By Shelby Lyon, CMB Graduate Student
Meet Jae-Sung You and Joseph Bruckner, the 2016 recipients of the CMB Exceptional Thesis Award. This award is given in recognition of the distinguished work contributed by a student during the completion and defense of their thesis. Each recipient has earned a $250 reward in addition to the placement of their name on a plaque that can be found in the Bock Laboratories Penthouse.
“Don’t be afraid of failure and keep moving forward.” – Jae-Sung You
Jae-Sung You had always been inquisitive, but it wasn’t until high school that he developed his love for science. To his surprise, he found himself drawn to chemistry and the idea that “everything we see is finely governed by numerous chemical rules.” It wasn’t long before this interest led Jae-Sung to Seoul National University (SNU). There he continued studying chemistry and began body building in his spare time as a way to relieve stress.
In fact, Jae-Sung might never have become interested in biology or a doctoral degree, if a terrible accident hadn’t changed everything. Just before graduation, Jae-Sung experienced a knee injury that resulted in significant loss of muscle mass. It took two years of grueling rehabilitation to regain function in his leg, but Jae-Sung never gave up and, in the process, he became fascinated by muscles and how they function.
“The incident taught me the significance of maintaining skeletal muscle mass and awakened my passion to investigate the mechanisms of muscle plasticity and the role of various nutrients on it.”
Jae-Sung returned to SNU to obtain his masters in nutrition where he realized just how many people suffer from a loss of muscle mass due to disease, inactivity, or aging. He knew from experience the serious impact muscle loss could have on a person’s quality of life and began looking for a doctoral program where he could learn from specialists committed to conducting cutting edge muscle research. That search ultimately led him to the CMB program and the lab of Dr. Troy Hornberger.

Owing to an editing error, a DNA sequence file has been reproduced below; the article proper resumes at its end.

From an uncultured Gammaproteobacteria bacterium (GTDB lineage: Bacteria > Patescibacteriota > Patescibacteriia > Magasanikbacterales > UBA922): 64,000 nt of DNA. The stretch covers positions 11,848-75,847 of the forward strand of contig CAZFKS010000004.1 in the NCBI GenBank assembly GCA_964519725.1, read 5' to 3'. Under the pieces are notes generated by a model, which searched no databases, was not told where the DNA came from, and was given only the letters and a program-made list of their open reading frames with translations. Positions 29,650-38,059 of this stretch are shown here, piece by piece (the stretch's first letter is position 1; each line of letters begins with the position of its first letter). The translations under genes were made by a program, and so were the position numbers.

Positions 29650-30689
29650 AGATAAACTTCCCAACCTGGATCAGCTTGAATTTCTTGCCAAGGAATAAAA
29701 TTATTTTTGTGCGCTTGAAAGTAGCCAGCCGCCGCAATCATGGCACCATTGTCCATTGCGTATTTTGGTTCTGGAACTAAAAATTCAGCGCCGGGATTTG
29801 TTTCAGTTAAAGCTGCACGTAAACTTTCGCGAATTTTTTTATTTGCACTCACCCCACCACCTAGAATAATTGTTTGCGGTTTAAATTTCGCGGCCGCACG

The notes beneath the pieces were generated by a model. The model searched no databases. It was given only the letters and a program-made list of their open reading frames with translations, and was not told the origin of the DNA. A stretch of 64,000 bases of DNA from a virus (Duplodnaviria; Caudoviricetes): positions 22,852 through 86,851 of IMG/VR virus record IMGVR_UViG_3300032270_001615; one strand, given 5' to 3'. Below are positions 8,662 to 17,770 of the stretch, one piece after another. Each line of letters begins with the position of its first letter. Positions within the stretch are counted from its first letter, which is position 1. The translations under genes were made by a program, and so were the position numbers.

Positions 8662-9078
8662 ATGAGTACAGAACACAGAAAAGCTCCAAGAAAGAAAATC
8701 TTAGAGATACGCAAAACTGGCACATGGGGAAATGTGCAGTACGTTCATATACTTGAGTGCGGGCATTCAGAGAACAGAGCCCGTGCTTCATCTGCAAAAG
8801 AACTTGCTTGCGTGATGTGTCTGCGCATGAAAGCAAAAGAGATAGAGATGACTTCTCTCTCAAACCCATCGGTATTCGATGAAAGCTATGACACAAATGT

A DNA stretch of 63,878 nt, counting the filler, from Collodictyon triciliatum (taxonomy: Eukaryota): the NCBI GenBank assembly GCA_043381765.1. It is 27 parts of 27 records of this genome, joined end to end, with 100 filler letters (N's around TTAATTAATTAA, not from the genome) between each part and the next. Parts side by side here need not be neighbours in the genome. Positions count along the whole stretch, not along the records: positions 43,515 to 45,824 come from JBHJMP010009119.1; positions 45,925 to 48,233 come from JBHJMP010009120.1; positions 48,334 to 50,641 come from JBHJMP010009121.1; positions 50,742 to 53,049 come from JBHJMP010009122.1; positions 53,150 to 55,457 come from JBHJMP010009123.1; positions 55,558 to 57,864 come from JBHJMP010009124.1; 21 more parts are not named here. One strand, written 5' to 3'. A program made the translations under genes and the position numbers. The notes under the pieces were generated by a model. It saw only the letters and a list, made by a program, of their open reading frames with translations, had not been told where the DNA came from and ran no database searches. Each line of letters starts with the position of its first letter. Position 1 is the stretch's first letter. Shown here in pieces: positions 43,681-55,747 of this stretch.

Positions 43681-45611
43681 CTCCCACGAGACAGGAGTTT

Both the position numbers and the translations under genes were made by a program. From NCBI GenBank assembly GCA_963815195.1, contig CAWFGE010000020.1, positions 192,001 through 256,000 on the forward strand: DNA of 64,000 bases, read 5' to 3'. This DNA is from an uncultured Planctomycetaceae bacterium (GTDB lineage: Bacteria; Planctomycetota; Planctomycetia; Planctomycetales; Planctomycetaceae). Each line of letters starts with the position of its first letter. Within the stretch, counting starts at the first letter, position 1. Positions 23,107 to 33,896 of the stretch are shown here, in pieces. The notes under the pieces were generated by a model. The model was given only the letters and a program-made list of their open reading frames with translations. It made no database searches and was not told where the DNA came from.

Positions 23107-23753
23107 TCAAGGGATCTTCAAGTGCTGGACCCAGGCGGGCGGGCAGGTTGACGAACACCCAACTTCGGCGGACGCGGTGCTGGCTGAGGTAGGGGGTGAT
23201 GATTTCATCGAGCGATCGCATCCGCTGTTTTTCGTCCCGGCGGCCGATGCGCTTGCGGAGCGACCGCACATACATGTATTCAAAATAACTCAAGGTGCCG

For his thesis work, Jae-Sung focused on the regulation of skeletal muscle mass by mechanical loading, things like exercise and limb immobilization, and the role of mTOR activity in this process. He also identified and defined a role for a protein called diacylglycerol kinase zeta (DGKζ) in the regulation of anabolic and catabolic events in the muscle.
Like all projects, there were many ups, downs, and frustrating moments where Jae-Sung relied on support from his PI and lab mates to resolve issues and alleviate stress. When things failed, he kept trying different possibilities. Sometimes they worked, but often they didn’t. In the end, Jae-Sung says he still learned from every attempt and believes this is one of the sources for his success.
“Although many people say no, you actually don’t know until you try. Don’t be afraid of failure and keep moving forward!”
According to Jae-Sung, the other key to his success was maintaining his quality of life outside of the lab. Jae-Sung’s best memories from his time in Madison came while spending every weekend playing his favorite sport – baseball. His advice to current CMB students?
“You will have to go through this arduous process over 5 years, so keep your life balanced and avoid exhaustion.
Jae-Sung is continuing his studies on muscle mass as a post-doc in Dr. Jie Chen’s lab at the University of Illinois at Urbana-Champaign where phosphatidic acid-mTOR signaling was first discovered. Jae-Sung’s goal is to become a PI, but, he says, he’s “open to any job that allows me to conduct muscle research that would ultimately help people improve the quality of their life.”
“The bumps and falls are where you learn.” – Joseph Bruckner